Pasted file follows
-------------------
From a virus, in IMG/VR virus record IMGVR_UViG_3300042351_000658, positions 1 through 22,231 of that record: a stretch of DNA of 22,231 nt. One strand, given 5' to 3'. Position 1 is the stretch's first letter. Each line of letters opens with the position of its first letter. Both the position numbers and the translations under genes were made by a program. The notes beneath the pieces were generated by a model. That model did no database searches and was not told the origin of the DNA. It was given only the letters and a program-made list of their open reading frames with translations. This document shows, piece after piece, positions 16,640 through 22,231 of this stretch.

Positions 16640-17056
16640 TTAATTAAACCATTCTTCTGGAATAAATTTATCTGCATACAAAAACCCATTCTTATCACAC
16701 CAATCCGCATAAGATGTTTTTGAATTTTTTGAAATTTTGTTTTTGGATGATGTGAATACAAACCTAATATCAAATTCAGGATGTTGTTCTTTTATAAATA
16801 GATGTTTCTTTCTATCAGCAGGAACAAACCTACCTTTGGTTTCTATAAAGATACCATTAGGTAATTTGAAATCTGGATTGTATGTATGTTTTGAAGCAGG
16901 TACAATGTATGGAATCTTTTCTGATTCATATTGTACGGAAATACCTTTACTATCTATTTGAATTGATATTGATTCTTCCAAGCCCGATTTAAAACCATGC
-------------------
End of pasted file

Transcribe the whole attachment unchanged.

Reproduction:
From a virus, in IMG/VR virus record IMGVR_UViG_3300042351_000658, positions 1 through 22,231 of that record: a stretch of DNA of 22,231 nt. One strand, given 5' to 3'. Position 1 is the stretch's first letter. Each line of letters opens with the position of its first letter. Both the position numbers and the translations under genes were made by a program. The notes beneath the pieces were generated by a model. That model did no database searches and was not told the origin of the DNA. It was given only the letters and a program-made list of their open reading frames with translations. This document shows, piece after piece, positions 16,640 through 22,231 of this stretch.

Positions 16640-17056
16640 TTAATTAAACCATTCTTCTGGAATAAATTTATCTGCATACAAAAACCCATTCTTATCACAC
16701 CAATCCGCATAAGATGTTTTTGAATTTTTTGAAATTTTGTTTTTGGATGATGTGAATACAAACCTAATATCAAATTCAGGATGTTGTTCTTTTATAAATA
16801 GATGTTTCTTTCTATCAGCAGGAACAAACCTACCTTTGGTTTCTATAAAGATACCATTAGGTAATTTGAAATCTGGATTGTATGTATGTTTTGAAGCAGG
16901 TACAATGTATGGAATCTTTTCTGATTCATATTGTACGGAAATACCTTTACTATCTATTTGAATTGATATTGATTCTTCCAAGCCCGATTTAAAACCATGC